Picture the scene: I am reviewing the agenda for a leadership program I’ve organized.
The topic of the day: Board Responsibilities and Legal Implications of Board Participation.
The morning line up: An attorney, a wealth management specialist, a bank president, and my boss.
We were two hours into the session and in the midst of a break. I scanned the schedule, recommitting the segments to memory. And then I saw it. Eight lines down, the 2:30pm slot. It was an insurance agent. My insurance agent. He’s great, a warm, affable guy with an easy way and an encyclopedia like knowledge of all things insurance related. He was perfect for the day. I realized as his name stared back at me that I had never called him, or actually I had, but we’d been working on setting up life insurance policies for Sean and myself and the anxiety of considering leaving the girls too soon always left my mind blank of anything but terror.
My boss walked over and said, “It’s going great.” I smiled, a rigid, toothy if-you-say-so kind of smile. I excused myself and dashed to my office. I think I might have been muttering something that would have had a passer-by believing I was of a very religious nature. Scanning the 30 emails I’d exchanged with my insurance agent in the last two months I confirmed that I had not, in fact, ever even broached the idea of him speaking at our class. I dialed his number and felt my legs buckle beneath me as the secretary asked if she could tell him who was calling. More whispered prayers and promises to never wing it again.
“Amanda, how are you? Don’t tell me you have a claim,” he laughed, a joke about a recent claim Sean made.
“Nope, no claims here. Great customer that I am.” Nervous tittering on my part and then, “So, how are you doing today?”
“Oh, can’t complain. We’ve got a person out sick, so there is covering for that, but what are you going to do?”
A person out sick? I was doomed. Shit. “What can I do for you, Amanda?” He asked lightly.
“Uh, well, I don’t suppose you have any time this afternoon?”
“This afternoon, let me see…(long pause)…electronic calenders do nothing for you if you can’t open them,” he said laughing.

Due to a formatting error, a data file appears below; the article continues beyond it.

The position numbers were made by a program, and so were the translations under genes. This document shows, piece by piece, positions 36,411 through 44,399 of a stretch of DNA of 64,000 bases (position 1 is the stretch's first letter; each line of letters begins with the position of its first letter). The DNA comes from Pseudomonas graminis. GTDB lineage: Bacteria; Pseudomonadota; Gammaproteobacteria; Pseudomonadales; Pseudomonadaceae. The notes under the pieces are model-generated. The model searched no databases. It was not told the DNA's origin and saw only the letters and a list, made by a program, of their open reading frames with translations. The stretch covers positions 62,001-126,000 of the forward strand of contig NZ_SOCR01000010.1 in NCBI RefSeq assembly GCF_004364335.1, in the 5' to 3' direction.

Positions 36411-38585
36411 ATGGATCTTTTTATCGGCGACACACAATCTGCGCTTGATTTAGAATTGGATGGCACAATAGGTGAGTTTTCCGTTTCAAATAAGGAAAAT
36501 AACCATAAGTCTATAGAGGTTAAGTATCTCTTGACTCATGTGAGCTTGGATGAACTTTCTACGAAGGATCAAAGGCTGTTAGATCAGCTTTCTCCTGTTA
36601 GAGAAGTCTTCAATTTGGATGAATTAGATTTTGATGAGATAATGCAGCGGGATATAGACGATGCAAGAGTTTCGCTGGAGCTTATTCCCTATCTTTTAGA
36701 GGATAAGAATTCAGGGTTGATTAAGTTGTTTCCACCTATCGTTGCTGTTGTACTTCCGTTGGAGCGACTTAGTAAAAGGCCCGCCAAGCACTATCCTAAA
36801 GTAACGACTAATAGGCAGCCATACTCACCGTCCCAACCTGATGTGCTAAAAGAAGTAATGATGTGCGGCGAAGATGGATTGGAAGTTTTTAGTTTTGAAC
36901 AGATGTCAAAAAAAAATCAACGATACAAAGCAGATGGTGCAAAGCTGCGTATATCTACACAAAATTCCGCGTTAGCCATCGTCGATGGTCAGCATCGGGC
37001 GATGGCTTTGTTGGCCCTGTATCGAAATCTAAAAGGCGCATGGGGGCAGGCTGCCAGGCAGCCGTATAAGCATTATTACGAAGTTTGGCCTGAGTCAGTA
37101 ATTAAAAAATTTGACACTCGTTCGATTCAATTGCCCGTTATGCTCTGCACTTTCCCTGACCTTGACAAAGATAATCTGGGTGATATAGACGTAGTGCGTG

I was not laughing. I was entering into a full blown sweat. “Ah, ok, here it is.”
“Maybe, umm, do you have a half an hour around 2:30?” I asked, expecting the worst.
“2:30? Let’s see. Sure, I can do that.”
Torn between wetting myself and vomiting I exclaimed, “Oh. Thank. God. Thank you, John” and proceeded to tell him what I’d done, or not done, as it were. After thanking him to such a degree that we were both embarrassed, we said goodbye and I hung up the phone. I sat shaking my head and chanting a series of thank you’s to the universe.
Later, when my boss asked if I’d like to introduce John, I laughed nervously and said, “Sure.”
Looking at him standing there in his signature slacks, dress shirt and hooded sweatshirt, knowing he’d walked the 12 blocks instead of driving like everyone else in town (everyone else who would have scoffed at the idea of agreeing to a last minute presentation) I felt I owed him something. I needed to acknowledge what had happened. I walked to the front of the room feeling stronger with each step about what I was about to do.
“Ok, our last speaker is John from the O’Brien Agency. He handles our home, car and life insurance and also takes care of Sean’s business insurance. He’s great.” The class clapped and John moved to stand. I looked at my boss and back at the class, “In the interest of full disclosure,” I began, to which everyone began laughing as if I were just making an insurance joke, my boss in particular, I continued, “Somehow, thanks to a pregnancy addled brain, after having suggesting John for this session, I never called to actually invite him.”
My boss was staring at me, a mixture of disgust and horror on his face.
“In fact it was just a couple of hours ago that John took my call and graciously agreed to come on short notice. I am forever indebted to him and with that, here is today’s closer.” John stood up, a huge grin on his face, and thanked me. I walked to my chair as my boss studiously ignored me. An embarrassment, that’s what I was to him. For my own part I felt as if I had done the best that I could given the circumstances, should I have kept my trap shut? Perhaps, but I didn’t, I followed my gut and based on the response of everyone but my boss, it seemed like I’d made the right move. Still, the look on his face haunts me.